A fictional Spectator restaurant critic called Forbes McAllister appeared on Knowing Me, Knowing You with Alan Partridge. He was played by Patrick Marber and was obviously based on Keith Waterhouse — bow tie, mad eyes — even if Waterhouse was never the restaurant critic at this magazine. McAllister was on TV to show off Lord Byron’s duelling pistols ‘and a lock of his stupid hair’. He bought them to annoy Michael Winner, then restaurant critic at theSunday Times.
‘Are you entirely motivated by hatred?’ Partridge asked McAllister. It was his best ever question. ‘Yes, I think I am,’ said McAllister. ‘Rather perceptive of you. I hate you.’ Partridge then shot McAllister with a duelling pistol, and he died.
I am proud of that; and there are other privileges to restaurant criticism. I was allowed into Rules just for pudding, after I explained I had eaten at Moro in Farringdon and needed golden syrup pudding to recover. I was at Moro stalking Tony Gallagher who had just left the editorship of the Daily Telegraph for a job in a kitchen. Bryan Cranston of Breaking Bad touched me as I ate in a restaurant on the stage of the National Theatre during Network. I ate in Prince Charles’s gazebo at Highgrove when he wasn’t there.
My mother uses my name to get reservations. Corbin and King, the best restaurateurs in London — the Delaunay, the Wolseley, Fischer’s — know her game but they let her get away with it because they are the best restaurateurs in London. I have done specialist chip restaurants, specialist lasagne restaurants, specialist cereal restaurants and too many specialist steak restaurants. The best is Beast, even if it stole its aesthetic from the Saw franchise. The worst food I ever had was in Trump Tower, swiftly followed by Farmacy and its plant-based hot chocolate. My greatest regret was my failure to get into the specialist Cadbury Creme Egg restaurant. I think about it when I am insomniac.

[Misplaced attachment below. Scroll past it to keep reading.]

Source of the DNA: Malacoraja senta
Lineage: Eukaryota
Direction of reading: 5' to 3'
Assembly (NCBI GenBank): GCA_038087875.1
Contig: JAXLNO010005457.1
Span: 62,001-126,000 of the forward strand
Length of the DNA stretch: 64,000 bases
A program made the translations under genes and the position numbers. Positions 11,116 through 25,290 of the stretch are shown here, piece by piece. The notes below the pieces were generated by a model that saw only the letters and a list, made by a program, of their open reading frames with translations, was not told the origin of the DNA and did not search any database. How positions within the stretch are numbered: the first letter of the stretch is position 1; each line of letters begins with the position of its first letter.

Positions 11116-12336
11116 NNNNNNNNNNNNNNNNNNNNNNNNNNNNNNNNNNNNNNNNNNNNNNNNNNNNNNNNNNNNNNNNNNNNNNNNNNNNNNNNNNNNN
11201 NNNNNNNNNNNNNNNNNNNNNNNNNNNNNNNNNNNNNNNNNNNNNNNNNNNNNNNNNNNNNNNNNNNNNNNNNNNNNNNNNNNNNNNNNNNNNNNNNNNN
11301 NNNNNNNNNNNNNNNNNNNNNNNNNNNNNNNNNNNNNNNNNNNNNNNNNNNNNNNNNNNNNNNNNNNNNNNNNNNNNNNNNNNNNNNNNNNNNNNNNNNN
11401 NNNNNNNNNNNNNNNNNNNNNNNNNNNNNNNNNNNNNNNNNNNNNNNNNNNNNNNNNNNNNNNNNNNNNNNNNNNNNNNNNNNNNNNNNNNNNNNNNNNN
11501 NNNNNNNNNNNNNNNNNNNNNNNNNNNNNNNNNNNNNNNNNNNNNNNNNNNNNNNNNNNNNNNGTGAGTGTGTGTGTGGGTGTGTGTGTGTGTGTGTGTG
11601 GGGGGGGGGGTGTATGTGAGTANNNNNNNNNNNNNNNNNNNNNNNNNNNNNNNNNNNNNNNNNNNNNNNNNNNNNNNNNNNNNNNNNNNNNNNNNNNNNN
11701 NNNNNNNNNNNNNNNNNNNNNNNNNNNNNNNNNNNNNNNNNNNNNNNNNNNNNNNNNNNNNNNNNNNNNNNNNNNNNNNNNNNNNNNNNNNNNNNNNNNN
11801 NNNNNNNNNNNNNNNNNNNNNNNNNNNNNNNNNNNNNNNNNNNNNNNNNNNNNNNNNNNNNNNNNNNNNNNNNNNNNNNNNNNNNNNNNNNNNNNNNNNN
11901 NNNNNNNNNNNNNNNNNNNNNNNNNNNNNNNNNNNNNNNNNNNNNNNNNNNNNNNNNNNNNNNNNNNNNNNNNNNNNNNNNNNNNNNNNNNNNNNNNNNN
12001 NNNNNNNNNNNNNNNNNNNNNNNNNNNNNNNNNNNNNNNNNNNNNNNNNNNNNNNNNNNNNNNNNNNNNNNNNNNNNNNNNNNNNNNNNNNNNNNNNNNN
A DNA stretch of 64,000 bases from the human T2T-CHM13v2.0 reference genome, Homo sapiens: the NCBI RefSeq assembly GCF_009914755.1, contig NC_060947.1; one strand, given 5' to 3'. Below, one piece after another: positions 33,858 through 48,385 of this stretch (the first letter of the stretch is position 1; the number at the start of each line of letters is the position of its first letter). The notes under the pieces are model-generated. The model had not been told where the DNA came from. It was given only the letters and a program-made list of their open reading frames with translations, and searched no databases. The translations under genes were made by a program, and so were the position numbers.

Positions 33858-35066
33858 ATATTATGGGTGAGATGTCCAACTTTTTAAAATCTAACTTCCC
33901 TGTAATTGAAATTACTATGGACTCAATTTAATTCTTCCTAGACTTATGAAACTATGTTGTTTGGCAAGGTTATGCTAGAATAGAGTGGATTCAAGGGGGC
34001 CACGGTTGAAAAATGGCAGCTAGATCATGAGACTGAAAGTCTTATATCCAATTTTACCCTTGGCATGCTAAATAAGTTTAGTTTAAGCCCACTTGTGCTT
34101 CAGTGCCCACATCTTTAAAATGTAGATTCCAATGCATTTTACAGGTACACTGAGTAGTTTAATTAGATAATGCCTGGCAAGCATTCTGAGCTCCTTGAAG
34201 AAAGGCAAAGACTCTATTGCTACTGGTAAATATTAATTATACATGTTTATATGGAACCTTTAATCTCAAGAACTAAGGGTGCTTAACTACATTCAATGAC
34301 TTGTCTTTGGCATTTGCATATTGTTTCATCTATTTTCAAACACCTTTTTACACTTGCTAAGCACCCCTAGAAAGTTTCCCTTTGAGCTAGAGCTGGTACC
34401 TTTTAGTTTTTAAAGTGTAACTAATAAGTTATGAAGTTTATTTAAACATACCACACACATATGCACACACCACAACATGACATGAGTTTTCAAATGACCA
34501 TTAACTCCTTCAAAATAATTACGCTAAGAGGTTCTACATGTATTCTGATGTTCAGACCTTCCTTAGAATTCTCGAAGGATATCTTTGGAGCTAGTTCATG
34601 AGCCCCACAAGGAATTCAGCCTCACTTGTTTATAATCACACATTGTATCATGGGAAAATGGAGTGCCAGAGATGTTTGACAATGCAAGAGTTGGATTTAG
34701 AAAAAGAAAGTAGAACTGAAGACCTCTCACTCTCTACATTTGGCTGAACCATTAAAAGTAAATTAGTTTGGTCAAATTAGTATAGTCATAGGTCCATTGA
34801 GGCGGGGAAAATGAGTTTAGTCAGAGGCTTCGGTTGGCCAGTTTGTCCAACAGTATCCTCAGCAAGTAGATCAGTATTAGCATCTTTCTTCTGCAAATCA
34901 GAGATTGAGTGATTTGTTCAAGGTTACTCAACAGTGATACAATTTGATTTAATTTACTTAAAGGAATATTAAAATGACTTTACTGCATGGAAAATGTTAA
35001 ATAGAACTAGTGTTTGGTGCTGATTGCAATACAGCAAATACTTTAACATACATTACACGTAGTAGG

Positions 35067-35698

It is rare that I review a restaurant that I think you will not like, or at least enjoy for its absurdity, although I made an exception for the naked pop-up Bunyadi, which I visited because my husband liked the idea of a naked waitress in a fake glade in a former pub in south London. He got a naked bald man from Belgium, raw meat, and berries.
It is rare that I am insulted, although Keith McNally threw me out of Balthazar in Covent Garden for smoking a vape. I didn’t mind. I hated him. Balthazar is like Café Rouge, but worse, and the worse the restaurant, the better the review. It’s hard to write well about perfection, and harder to write well about mediocrity. That is how I defend my odder choices, such as Center Parcs. You are not eating the review. You are reading it. I’m not going to force you to go on Vikings’ River Splash at Legoland. I’m still glad I went to Pedro’s Tex-Mex Cantina in Norwich after they were banned from UEA for handing out sombreros.
I would love to bring you a review from restaurants that existed in 1828, but I have done them all at least twice and some three times — Wiltons, Rules — and they are closed for now. (Incidentally, HIDE on Piccadilly is doing take-out. Ollie Dabbous is the best chef of his generation, so his take-out will be singular. If you do it, please write to me and tell me how it was.)
I could have done the Admiral Benbow pub in Chapel Street in Penzance, which was ancient by 1828, and probably full of Spectator readers moaning about France, but there is a full-size papier-mâché pirate on the roof and, considering the gravity of the issue, I didn’t feel it had the right sense of occasion.
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